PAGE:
RDS allows you to create a standby replica of your database, but this is not done automatically. SQL Azure automatically creates standby servers when you create a new database.  RDS’s standby replicas can be in a different data center in the same geographic region (called a multiple availability zone deployment), unlike SQL Azure.   In SQL Azure, there is no additional cost for standby replicas, while RDS replicas can double or even triple the cost.
The future of SQL Azure assures an even stronger cloud database offering. Well-published roadmaps promise new features including SQL Azure Reporting Services, SQL Azure Data Sync Services, and SQL Azure OData support. With a little digging we found that Microsoft is addressing their woeful backup shortcomings and their limited maximum database size. In videos from PDC and TechEd Berlin, we found references to SQL Server Analysis Services in the cloud, SQL Server Integration Services in the cloud, and dedicated compute and memory SLAs. Meanwhile, Amazon has said that in Q2-2011, they will offer RDS using Oracle 11g as well as MySQL. While that is compelling, we expect this to raise their prices even higher due to the licensing costs. We weren’t able to find any other details on their future plans.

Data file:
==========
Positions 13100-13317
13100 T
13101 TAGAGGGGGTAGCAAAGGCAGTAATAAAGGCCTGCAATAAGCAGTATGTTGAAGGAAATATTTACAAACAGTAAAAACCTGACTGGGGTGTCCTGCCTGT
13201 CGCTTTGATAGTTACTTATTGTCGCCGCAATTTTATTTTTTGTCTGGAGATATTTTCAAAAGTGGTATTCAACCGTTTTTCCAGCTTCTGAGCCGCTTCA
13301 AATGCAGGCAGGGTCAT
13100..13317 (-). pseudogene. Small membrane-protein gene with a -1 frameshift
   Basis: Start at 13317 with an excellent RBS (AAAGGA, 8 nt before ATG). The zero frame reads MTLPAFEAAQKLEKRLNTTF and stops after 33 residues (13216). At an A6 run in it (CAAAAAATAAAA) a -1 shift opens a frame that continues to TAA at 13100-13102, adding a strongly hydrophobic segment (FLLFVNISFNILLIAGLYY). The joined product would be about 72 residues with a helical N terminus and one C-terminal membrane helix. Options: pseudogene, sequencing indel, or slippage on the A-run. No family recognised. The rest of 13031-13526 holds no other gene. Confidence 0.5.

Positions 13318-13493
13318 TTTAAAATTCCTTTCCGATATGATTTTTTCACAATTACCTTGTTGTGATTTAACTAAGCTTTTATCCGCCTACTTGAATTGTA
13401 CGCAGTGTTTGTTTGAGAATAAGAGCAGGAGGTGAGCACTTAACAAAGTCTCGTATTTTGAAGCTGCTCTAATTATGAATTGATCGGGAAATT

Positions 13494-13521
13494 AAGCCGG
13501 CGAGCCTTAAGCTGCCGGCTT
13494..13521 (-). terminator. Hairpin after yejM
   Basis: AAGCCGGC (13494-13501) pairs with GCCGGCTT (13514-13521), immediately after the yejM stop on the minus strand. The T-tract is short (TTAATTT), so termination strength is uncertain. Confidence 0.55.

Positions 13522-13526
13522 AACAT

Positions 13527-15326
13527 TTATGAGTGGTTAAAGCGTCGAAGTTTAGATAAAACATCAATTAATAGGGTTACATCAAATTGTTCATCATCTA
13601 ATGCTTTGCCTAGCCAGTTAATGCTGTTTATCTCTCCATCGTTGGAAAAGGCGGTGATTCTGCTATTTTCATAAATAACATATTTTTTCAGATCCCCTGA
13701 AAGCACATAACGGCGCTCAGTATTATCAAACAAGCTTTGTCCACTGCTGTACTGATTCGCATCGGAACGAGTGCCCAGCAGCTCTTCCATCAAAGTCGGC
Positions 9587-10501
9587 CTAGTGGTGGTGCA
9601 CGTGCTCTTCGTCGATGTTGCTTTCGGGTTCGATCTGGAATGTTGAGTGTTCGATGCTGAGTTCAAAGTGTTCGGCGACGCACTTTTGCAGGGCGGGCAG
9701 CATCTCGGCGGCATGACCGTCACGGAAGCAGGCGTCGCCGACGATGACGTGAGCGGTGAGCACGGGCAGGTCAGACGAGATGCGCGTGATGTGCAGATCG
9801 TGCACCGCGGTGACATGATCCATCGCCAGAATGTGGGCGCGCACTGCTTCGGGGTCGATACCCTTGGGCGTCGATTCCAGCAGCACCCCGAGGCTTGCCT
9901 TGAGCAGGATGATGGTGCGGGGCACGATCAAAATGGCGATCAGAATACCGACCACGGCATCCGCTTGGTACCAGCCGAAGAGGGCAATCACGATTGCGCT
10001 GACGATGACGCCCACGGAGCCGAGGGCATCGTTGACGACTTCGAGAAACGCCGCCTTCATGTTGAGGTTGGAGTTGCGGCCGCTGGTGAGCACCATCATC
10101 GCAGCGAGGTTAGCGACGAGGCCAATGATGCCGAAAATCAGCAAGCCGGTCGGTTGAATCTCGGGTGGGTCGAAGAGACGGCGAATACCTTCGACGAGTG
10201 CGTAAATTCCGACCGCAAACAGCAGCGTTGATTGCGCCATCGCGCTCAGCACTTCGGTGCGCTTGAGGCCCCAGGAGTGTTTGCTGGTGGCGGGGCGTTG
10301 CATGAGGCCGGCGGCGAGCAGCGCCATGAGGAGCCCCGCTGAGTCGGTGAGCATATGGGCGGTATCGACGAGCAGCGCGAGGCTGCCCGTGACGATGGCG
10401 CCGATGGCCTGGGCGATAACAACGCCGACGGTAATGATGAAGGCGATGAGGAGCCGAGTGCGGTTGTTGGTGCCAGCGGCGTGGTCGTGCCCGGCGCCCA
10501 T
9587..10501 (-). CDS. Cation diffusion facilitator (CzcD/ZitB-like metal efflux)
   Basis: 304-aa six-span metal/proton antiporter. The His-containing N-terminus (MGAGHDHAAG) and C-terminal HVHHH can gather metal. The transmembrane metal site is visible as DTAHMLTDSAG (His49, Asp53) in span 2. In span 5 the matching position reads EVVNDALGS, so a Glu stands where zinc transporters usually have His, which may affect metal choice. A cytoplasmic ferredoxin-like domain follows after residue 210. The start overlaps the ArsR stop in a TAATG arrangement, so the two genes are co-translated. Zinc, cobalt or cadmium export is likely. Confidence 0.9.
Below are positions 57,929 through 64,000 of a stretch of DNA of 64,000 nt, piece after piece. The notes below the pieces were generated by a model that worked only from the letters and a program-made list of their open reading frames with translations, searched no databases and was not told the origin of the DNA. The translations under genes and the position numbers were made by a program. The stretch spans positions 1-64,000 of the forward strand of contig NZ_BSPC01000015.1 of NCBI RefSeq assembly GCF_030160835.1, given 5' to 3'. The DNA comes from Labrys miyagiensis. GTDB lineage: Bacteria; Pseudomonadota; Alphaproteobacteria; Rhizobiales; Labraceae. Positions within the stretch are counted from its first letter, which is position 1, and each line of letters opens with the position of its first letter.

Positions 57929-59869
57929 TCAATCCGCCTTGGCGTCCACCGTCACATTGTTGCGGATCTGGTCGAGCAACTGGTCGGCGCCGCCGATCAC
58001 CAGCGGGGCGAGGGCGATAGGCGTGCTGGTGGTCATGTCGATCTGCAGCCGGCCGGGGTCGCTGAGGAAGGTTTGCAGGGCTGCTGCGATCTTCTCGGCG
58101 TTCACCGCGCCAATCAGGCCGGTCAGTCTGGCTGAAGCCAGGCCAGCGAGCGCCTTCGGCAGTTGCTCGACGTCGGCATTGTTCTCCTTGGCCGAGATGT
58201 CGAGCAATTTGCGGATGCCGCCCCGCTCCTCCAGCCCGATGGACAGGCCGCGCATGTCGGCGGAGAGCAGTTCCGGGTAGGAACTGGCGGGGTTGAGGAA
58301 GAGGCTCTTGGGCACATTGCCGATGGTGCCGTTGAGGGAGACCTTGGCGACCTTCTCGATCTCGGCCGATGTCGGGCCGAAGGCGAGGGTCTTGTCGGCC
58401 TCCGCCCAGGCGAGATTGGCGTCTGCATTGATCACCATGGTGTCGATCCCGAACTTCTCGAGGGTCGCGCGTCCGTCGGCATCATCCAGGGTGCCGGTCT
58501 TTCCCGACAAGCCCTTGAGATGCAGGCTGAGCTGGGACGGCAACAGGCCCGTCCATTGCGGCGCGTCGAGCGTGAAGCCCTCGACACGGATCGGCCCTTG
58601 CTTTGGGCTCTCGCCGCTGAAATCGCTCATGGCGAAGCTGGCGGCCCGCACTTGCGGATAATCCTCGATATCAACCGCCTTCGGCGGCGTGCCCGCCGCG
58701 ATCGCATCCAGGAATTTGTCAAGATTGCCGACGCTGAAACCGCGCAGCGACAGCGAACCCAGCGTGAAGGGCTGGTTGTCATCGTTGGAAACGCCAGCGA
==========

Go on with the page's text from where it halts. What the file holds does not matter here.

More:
There are two major differences between the Microsoft SQL Azure and Amazon RDS platforms: pricing and capabilities. If price is no object and the user wants full features and high performance, then RDS is the obvious choice. If the user is more cost-conscious, SQL Azure has enough features and is good enough for many use-cases.  The two exceptions are if a user has a database larger than 50GB, or needs a mature backup system. These are not possible with SQL Azure. That said, in most instances, Microsoft developers will favor SQL Azure because of their comfort level with the T-SQL syntax and the Microsoft tooling. Ruby and Java developers who have written MySQL applications will be inclined to choose RDS.  With that in mind, perhaps these products aren’t competing with one another after all.